• Outdoor plants will usually yield more than indoor ones. This is simply because they are able to grow larger. Few indoor setups are able accommodate plants larger than 180cm. Assuming that detection is not a problem, outdoor plants may comfortably grow to 2 or 3m in height. It is possible for a single plant of this size to produce 500g or more of dried bud. Germinating seeds early in the growing season (March or April in the Northern hemisphere) will allow your plants a long vegetative period before flowering is triggered by the shorter days of late summer.

  • Sun, air, wind and rain are free!

  • Some people prefer the taste and effect of organically grown cannabis. Many cannabis lovers insist they can easily differentiate between buds grown with soil and sun and those produced with hydroponics and grow-lights. This, however may simply be the result of their smoking over-fertilised indoor cannabis, or even the fact that indoor buds can taste very different, due to their containing an uncommonly high level of THC that is simply not attainable outdoors.

The advantages of growing indoors

24 06 2008
  • Indoor cultivation allows the grower control over all the factors governing plant growth – light, water, nutrient, heat, humidity, airflow and so on. When these factors are effectively managed the usual result is a more potent crop achieved in a shorter space of time than would be possible with outdoor growing.

  • Similarly, indoor cultivation allows the grower to decide exactly when to induce flowering, giving more control over the speed and size of the crop.

  • Grow-lights allow plants to enjoy the benefits of direct, intense light for their entire ‘daytime’ life. This is not possible when growing with sunlight. More direct light generally results in denser, more resinous buds and a more compact plant.

  • The resin that coats the flowers of indoor plants need not be affected by environmental factors such as wind and rain – which can damage the glands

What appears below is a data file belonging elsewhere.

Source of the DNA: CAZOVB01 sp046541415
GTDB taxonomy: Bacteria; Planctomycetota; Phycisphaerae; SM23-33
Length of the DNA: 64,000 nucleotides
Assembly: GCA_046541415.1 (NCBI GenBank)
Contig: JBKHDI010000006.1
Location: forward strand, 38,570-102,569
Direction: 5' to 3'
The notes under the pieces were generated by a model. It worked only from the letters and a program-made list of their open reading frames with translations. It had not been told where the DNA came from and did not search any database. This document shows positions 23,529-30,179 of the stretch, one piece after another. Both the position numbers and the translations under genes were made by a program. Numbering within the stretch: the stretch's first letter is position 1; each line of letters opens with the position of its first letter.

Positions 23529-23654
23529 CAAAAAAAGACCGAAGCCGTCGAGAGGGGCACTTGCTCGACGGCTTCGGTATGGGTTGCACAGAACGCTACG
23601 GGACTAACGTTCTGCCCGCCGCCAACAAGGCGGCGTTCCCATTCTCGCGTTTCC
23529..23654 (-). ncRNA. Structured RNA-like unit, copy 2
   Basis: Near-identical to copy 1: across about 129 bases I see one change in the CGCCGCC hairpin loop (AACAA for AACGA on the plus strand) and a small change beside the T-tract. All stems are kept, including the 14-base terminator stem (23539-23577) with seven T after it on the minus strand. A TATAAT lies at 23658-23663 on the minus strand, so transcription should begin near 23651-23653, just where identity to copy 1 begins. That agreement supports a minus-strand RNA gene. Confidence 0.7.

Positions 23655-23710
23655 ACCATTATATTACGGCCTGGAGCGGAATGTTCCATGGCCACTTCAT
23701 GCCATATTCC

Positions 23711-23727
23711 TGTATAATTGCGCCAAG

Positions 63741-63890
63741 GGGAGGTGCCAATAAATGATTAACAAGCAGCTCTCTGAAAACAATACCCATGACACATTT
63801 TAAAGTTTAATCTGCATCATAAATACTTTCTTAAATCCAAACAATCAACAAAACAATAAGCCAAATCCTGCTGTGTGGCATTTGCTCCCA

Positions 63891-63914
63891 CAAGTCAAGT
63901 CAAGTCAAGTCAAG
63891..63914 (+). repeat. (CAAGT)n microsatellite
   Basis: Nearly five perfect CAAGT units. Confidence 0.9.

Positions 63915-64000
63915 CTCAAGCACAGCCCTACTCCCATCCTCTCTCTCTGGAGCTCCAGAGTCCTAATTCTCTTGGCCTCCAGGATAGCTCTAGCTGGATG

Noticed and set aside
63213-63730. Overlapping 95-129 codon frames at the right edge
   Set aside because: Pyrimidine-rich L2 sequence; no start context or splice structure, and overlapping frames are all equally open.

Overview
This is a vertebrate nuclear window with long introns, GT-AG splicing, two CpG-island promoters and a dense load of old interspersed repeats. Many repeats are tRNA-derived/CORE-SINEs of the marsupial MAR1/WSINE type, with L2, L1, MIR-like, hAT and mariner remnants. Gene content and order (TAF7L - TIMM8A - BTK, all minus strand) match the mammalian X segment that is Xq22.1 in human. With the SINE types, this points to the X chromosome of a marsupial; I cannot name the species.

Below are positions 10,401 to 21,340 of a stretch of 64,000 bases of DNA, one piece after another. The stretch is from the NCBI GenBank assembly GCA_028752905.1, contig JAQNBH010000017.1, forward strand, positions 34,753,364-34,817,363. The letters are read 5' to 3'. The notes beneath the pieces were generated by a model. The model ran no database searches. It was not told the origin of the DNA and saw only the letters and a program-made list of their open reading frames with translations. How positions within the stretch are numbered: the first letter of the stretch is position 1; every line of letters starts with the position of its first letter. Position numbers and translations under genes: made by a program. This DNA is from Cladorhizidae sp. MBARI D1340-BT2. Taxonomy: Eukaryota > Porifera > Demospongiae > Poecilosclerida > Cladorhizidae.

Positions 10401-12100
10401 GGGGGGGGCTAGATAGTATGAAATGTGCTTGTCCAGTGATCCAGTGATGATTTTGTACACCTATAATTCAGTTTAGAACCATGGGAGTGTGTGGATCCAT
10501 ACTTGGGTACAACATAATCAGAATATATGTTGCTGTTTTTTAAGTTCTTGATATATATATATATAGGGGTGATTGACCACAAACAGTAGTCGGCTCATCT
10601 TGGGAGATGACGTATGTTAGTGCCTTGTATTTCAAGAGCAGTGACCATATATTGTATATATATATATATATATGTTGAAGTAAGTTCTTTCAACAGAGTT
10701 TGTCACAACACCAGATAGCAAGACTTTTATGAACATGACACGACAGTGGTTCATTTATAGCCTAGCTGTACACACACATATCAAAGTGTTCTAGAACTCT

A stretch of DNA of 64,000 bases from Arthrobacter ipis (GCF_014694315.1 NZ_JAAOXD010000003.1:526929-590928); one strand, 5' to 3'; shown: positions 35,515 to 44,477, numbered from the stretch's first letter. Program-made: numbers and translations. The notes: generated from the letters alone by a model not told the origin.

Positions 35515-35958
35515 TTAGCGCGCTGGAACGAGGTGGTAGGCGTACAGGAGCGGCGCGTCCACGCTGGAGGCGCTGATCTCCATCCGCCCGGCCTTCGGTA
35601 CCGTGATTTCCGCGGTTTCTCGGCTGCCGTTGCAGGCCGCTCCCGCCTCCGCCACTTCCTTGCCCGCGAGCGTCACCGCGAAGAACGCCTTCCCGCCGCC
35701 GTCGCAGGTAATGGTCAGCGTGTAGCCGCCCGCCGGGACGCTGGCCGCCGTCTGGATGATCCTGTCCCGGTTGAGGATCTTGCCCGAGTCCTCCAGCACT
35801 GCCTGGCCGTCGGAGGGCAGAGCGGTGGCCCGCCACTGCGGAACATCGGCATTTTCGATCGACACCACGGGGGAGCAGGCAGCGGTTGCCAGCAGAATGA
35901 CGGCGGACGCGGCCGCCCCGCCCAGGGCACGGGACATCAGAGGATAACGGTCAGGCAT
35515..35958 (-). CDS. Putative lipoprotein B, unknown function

• Indoors, there is a smaller range of pests that may prey on or damage plants. However, the sealed environment of a grow-room also removes the possibility of naturally occurring beneficial insects (which prey on pests) and, unchecked, may result in a far more serious infestation than is likely outdoors.

  • Indoor cultivation allows the grower to work simultaneously with plants at different stages of growth. This can be achieved by having two or more growing areas, typically one on a 12/12 photoperiod for flowering, the other on 18/6 for vegetative growth. This set-up allows a ‘rolling’ or perpetual harvest (where a number of plants are put into and harvested from the flowering area every week or fortnight)

  • Perhaps most importantly, having a two-cycle growing area allows the possibility of keeping ‘mother-plants’ and making clones. Cloning enables a grower to retain the individual genetics of one favourite plant for years, if desired. Keeping a female plant in a perpetual 18/6 photoperiod allows it to continue vegetating indefinitely. Any shoots cut from this mother plant can then be rooted and transferred to the flowering area. This means the grower is able to flower many exact copies of the mother while retaining the ‘master copy’ in the vegetative area.